The Field1    The Field2

Hummus Aug12   P1010822 (511x800)

Hummus Appetizer                                        Here’s a toast to you!

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Tami Hoag asked her Facebook friends the following question. They voted for number one. What would you say?

Would you rather (1) wait for a really good book by your favorite author, or (2) have your favorite author produce more books at a faster rate but knowing that might lessen the quality?

Fact or Fiction?

Do you write about real life events in your fictional story? As a reader, how can you tell fact from fiction? Are some ideas so far out that they should be relegated to science fiction, or is there a kernel of truth in them? Where do the lines blur?

At Saturday’s meeting of the Florida chapter of MWA, we heard speaker Jim Linder, former Navy aviator and intelligence agent. This man—tall, dark, and handsome—lived a life you’d only find in books. A self-professed fan of Ian Fleming and Robert Ludlum novels, as a youth he aspired to adventure. He found it in the work he did. A romance hero come alive, Linder said “the fictional and the real world blend together. Whatever story you want to tell, it’s probably already out there.”

He told stories of notorious Russian smuggler Victor Bout, of how pirates smuggle diesel fuel to diamond mines in South Africa, and of how there’s a market among drug runners for mini-submarines made in the States. “There are bad guys out there who are richer and more powerful than anyone in fiction,” he says. The upsurge in social media has made a difference in his current consulting position. “We use social media a lot. Finding information isn’t the problem. Connecting with the person who has the info is harder.”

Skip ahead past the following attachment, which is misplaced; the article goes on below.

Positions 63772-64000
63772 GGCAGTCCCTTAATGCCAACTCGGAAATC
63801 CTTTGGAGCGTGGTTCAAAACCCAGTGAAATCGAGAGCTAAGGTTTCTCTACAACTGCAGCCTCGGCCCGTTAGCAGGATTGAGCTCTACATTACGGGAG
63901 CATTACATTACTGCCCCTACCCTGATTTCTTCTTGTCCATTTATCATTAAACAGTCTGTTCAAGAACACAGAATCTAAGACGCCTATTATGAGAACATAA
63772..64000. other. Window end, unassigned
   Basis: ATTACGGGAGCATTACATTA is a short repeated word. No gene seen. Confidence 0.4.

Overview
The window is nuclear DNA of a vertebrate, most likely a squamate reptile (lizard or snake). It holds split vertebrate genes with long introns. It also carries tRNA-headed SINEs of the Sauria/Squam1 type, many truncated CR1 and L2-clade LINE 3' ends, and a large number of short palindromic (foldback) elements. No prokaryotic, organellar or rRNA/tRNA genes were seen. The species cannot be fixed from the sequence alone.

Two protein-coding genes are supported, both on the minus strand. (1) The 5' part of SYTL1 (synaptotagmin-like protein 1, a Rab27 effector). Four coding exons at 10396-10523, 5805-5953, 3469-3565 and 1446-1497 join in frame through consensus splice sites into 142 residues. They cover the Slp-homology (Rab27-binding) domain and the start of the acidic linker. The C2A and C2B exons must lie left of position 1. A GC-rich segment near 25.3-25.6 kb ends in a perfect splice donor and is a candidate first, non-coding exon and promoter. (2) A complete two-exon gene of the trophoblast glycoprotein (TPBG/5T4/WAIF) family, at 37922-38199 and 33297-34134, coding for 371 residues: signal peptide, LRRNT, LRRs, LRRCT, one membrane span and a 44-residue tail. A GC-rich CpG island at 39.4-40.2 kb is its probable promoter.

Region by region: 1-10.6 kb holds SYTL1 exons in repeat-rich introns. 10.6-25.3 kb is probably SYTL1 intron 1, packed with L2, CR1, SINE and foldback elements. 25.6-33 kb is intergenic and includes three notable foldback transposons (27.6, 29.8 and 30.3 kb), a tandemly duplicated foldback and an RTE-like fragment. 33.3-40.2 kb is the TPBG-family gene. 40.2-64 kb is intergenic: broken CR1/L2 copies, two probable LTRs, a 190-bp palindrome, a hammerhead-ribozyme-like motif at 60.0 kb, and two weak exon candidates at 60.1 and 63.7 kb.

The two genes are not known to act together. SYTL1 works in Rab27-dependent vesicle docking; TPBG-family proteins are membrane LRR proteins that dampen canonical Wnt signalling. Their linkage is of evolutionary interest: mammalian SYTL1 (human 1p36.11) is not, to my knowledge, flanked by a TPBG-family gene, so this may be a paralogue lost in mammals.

As for myself, I use personal experiences and composites of people I meet in my stories.

For example, the Countess in Killer Knots was based on a white-haired lady I noticed on a cruise. She always wore the most fabulous outfits. When I got up the nerve to ask where she shopped, “Paris” was her answer. Why was I not surprised?

In Perish by Pedicure, I visited the North Miami shvitz where Marla goes to interview a suspect. Now, that was an experience!

And the setting in Shear Murder was inspired by Harry P. Leu Gardens in Winter Park, where I’ve been many times. Marla journeys to Coral Gables and the Venetian Pool, another local gem I’d discovered. Visits to the dermatologist and dentist show up in some of my books—in Marla’s viewpoint, of course. Plus a reading from a psychic that I’d experienced shows up in Died Blonde.

Even in Warrior Prince, my upcoming paranormal release, the action starts out in Orlando, Florida on International Drive. The sinister theme park in this story is partially based on an attraction that used to be in the Fort Lauderdale area and designed with other theme parks in mind. I’ll have to admit, though, the action that follows is purely imaginary. Well, almost.

One of the bad guys uses what I call an EM (electromagnetic) grenade in Warrior Rogue: Book Two in the Drift Lords Series. “Are EM weapons real or the stuff of sci-fi?” I asked our speaker. He gave a broad grin. “Many of the things you’d relegate to science fiction are already here.”

Being An Earnest Researcher

The Importance of Being Earnest Researcher by J.H. Bogran

The truth is that you never know who may end up reading the works you publish, so the best course of action is to be sure of what you write is accurate.